Just Desserts

Peale, A Dessert. Courtesy of the National Gallery of Art

Having just got back from a short stay on Sicily, I’m keen to give Husband a taste of the place. Plopped in the mid-Mediterranean, Sicily really is a separate world (even though its northeast coast is within sight of the the Italian mainland), with its own raft of regional dishes and delights. A little history goes a long way in locating some of the flavors we found. The island is split into an east (Greek in ancient times but later rolled over by a rich layer of Spanish Baroque), a west and a north. The latter two have a history of all kinds of occupiers (Carthaginians, Romans), but most markedly these areas were Moorish.

Palermo (where we stayed, in the west), was once the Moorish capital, and had a golden age under Arab rule in the 10th and 11th centuries, when the island blossomed under expert agricultural practices of the settlers. The Moors also brought lots of exotic plants to the island (oranges, lemons, dates, figs, sugarcane and pistachio nuts), which all still infuse Sicilian dishes with distinct character, to this day. We saw lots of pine nuts muddled with raisins, sprinkled cinnamon spice and fresh mint: but mostly the Moorish influence is seen in the abundance of more-ish sugary sweets sticky-ing up every Sicilian street corner. You can’t move (sometimes literally) for the slabs of marzipan (sugar with almonds), cases of cassata (sugared ricotta) and fruit-filled sorbets, all staples of the Sicilian sweet-tooth.

Peale, A Dessert. Courtesy of the National Gallery of Art.

But before we get to dessert, let’s feast our eyes on something a little lighter, A Dessert by Raphaelle Peale (1774 – 1825). Raphaelle was the son of Charles Wilson Peale, a brilliant American portraitist, who named all of his 17 children rather ambitiously, after well-known artists, scientists and the like. Raphaelle became the best painter in the family, producing some fine, austere still-life scenes. These aren’t at all Dutch in appearance or feeling, but rather take from the Spanish 17th century tradition.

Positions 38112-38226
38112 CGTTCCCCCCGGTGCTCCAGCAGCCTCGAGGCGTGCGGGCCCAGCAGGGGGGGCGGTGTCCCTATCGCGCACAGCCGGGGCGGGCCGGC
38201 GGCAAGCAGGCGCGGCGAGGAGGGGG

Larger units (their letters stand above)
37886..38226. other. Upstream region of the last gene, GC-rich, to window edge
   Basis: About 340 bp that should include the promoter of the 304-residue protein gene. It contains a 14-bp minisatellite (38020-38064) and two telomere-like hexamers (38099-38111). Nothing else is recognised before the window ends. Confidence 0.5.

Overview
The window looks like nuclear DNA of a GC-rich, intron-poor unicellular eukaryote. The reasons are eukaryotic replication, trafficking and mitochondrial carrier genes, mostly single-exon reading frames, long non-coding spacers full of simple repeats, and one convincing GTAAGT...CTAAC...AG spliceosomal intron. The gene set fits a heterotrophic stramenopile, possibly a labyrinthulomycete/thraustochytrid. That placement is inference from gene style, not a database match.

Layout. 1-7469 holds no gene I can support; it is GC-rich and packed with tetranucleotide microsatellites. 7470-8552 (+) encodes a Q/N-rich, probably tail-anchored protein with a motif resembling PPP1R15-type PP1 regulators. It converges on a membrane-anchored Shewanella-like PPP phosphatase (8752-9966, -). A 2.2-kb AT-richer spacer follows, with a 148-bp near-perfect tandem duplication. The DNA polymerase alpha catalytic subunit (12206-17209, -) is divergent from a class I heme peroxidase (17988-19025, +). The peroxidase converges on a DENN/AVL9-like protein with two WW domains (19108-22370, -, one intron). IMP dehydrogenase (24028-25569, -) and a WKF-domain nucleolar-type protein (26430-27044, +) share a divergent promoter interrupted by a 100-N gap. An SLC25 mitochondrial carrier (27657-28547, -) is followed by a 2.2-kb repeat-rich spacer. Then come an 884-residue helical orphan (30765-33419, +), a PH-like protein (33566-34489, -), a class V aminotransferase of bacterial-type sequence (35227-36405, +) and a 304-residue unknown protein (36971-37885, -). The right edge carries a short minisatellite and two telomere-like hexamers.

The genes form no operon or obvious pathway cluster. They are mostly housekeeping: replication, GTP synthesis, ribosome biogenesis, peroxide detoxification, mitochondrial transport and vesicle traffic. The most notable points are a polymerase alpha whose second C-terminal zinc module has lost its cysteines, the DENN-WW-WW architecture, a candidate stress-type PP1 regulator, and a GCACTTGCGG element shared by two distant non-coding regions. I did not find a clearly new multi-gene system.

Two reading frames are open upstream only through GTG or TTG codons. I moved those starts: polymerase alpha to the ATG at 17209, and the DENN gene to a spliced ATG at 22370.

Here, what might at first glance look like a simple assemblage of tasty after-dinner treats, is in fact a flat surface filled with the reaching dreams of the new American republic. The Founding Fathers had found much to follow in the democracies of ancient Greece and Rome, so art started to fall in-line with a corresponding, neoclassical look that was balanced, clean and “majestically plain.”

Peale, A Dessert. Courtesy of the National Gallery of Art.

This Dessert is about serving up political principles as well as a snap of sweetness and crack of shells: the composition is ordered, each object lined up along a grid of sorts, parallel to the picture plane. The oranges sit in the middle of the canvas, the lemon finds a counter-weight in the walnuts and even the arc of the oranges is mirrored in the bend of the bowl.

Peale, A Dessert. Courtesy of the National Gallery of Art.

The colors are strong yet restrained and the shapes are sound and rounded off (see the spherical oranges). The Americans Peale painted for were practical people for whom art was not a priority: by making his fruit and nuts so palpable, Raphaelle grounds his work in the real world. A good job too, as I’ll be needing some of his ingredients to make Husband some of the Ricotta, Almond and Lemon Cake we savored on Sicily (recipe from Spring in Sicily: Food from an Ancient Island).

You’ll need:

  • 250g (9oz) unsalted butter at room temperature
  • 250g (9oz) caster (superfine) sugar
  • 6 organic eggs, separated
  • 250g (9oz) almonds, roasted then ground
  • 70g (2.5oz) self-raising flour
  • pinch of salt
  • finely grated zest of 5 organic lemons and juice of 4 lemons
  • 400g (14oz) fresh ricotta


  1. Preheat the oven to 180°C (350°F). Butter a 25cm (10in) round cake tin.
  2. Beat the butter and sugar in an electric mixer until very light and fluffy.
  3. With the motor running, add the egg yolks, one at a time, until all are incorporated.
  4. Combine the ground almonds with the flour, salt and lemon zest. Fold into the batter.
  5. Whisk the lemon juice with the ricotta until light and airy. Fold into the cake batter.
  6. Beat the egg whites until they form soft peaks. Fold them carefully into the batter.
  7. Tip the batter into the prepared tin and bake for 50 minutes.
  8. Test for doneness by inserting a skewer into the cake (it’ll be clean when cooked through).
  9. Remove the cake from the oven and turn it out onto a cake rack to cool.

Serves 6 – 8 (or one Husband and a hungry blogger for a couple of days…)